Did you ever know someone who thought they were healthy and then all of a sudden had a heart attack? Do you know anyone who one day was fine and then , what seems like all of a sudden, got diagnosed with cancer, diabetes, arthritis, or a herniated disk?

These conditions take 10, 20, or 30 years before they show any outward symptoms that you or your doctor might be able to identify. However, what they will do is reduce your body’s function slowly over time, thereby limiting your health potential and quality of life.

This process happens so slowly over time that we accept these weaknesses as normal and go on with our life, never knowing what we are missing out on. Top athletes and performers are challenging their physical and mental limits every day, so they keep track of their function and performance in relation to their true wellness potential. Rather than waiting until they get sick or injured, they fine tune their body and mind all the time with Chiropractic Wellness Care.

Next, these top performers fully understand the relationship between their nervous system, and the function of every cell, tissue and organ of their body. Consider trying these simple interactive experiments.

Wiggle your fingers and toes. How did you do that? Your brain sent signals down your spinal cord telling your fingers and toes what to do. All motor function, all movement, is controlled by your nervous system including your balance and coordination.

Pull a hair on your arm, and then pull another one within an inch of the first. Do you feel the pulling in the same place each time, or a different place? You can feel the pulling in a different place because even every hair cell has its own distinct and unique nerve supply that is connected to the brain. All feeling and sensation is controlled by your nervous system.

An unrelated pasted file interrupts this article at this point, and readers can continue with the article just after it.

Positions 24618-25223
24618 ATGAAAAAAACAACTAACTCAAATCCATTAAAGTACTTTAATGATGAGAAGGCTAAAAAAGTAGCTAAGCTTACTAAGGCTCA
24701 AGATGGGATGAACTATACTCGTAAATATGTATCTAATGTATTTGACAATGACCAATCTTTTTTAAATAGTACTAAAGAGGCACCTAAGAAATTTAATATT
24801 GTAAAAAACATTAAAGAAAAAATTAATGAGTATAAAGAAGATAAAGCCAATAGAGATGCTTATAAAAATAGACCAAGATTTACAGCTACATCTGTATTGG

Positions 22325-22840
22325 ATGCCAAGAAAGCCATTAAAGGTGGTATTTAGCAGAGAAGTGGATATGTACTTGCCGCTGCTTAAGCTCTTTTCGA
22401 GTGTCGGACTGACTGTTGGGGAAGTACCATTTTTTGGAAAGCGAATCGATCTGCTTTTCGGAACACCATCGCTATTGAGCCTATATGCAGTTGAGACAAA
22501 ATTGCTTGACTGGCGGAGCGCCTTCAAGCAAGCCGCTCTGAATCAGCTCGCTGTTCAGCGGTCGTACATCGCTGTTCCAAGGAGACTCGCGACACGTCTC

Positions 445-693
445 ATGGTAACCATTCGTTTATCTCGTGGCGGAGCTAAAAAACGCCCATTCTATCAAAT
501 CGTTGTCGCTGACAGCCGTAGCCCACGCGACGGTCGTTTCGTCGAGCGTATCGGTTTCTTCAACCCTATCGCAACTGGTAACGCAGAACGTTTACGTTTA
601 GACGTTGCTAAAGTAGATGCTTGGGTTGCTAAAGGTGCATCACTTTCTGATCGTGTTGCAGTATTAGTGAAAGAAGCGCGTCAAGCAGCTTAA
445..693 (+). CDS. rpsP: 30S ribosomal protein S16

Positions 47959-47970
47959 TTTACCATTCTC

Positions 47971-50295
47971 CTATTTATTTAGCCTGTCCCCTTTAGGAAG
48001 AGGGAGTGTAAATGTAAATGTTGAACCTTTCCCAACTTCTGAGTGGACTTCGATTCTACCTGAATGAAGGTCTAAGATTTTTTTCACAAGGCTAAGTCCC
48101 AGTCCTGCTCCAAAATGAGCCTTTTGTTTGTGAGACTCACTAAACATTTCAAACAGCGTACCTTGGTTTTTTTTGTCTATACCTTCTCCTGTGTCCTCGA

How do you digest your food to get the maximum intake of nutrients your body needs to function properly? How does your heart know how fast to beat when you are exercising in order to supply appropriate oxygen to all the cells of your body? How does your body know what hormones to produce and when it’s time to go to the bathroom?

Every function of your body is controlled and regulated by your nervous system. Your brain takes in all the information from the environment and sends out signals which trigger the appropriate response by your body. As long as there is no interference to this system, the brain receives the correct signals and in turn sends out the correct response. The result is a healthy human being with unlimited abilities and human potential.

Unfortunately, if there is interference to this pathway, it acts like static on a telephone line and all the body functions become reduced. Dr. Chung Ha Suh, a researcher out of the University of Colorado, found that 45mm. of a mercury pressure, roughly the weight of a quarter, is enough to reduce the function of that nerve to 40 percent of its original value. We’ve already seen the significance of 10%, can you imagine the effect of 40%? Removing this interference is a serious health issue.

One person came in for Chiropractic care after not being adjusted for over a year. When confronted on the issue of wellness, he said, “I’m into wellness. I eat healthy and I exercise regularly.”. Unfortunately, his neck muscles had atrophied significantly and he had lost close to 50% of the range of motion in his neck. He had interference in his nervous system and didn’t know it until the damage was done.

This is not wellness. Random House Dictionary defines wellness as the fact or condition of being in maximum mental and physical health.

Chiropractic care is essential for wellness. Chiropractic removes interference from your nervous system so there is no static on your lines. Chiropractic Wellness Care keeps your spine and nervous system free from interference so that your body can function at its best all the time.

This is why top performers receive Chiropractic Wellness Care. Maria Maples Trump” has made her Chiropractic care a family priority. Her daughter gets adjusted and she has referred her husband, mother, chauffeur, nanny and personal assistant for care.”

You too can experience true health and wellness. Begin by making Chiropractic Wellness Care a part of your families life!

References: https://www.chiropracticresearch.org/

Runners May Be In Great Shape, But They Are Prone To Injuries

By most estimates, nearly 70 percent of runners will become injured. While many of their injuries will appear minor, they can become more serious over time if not properly treated.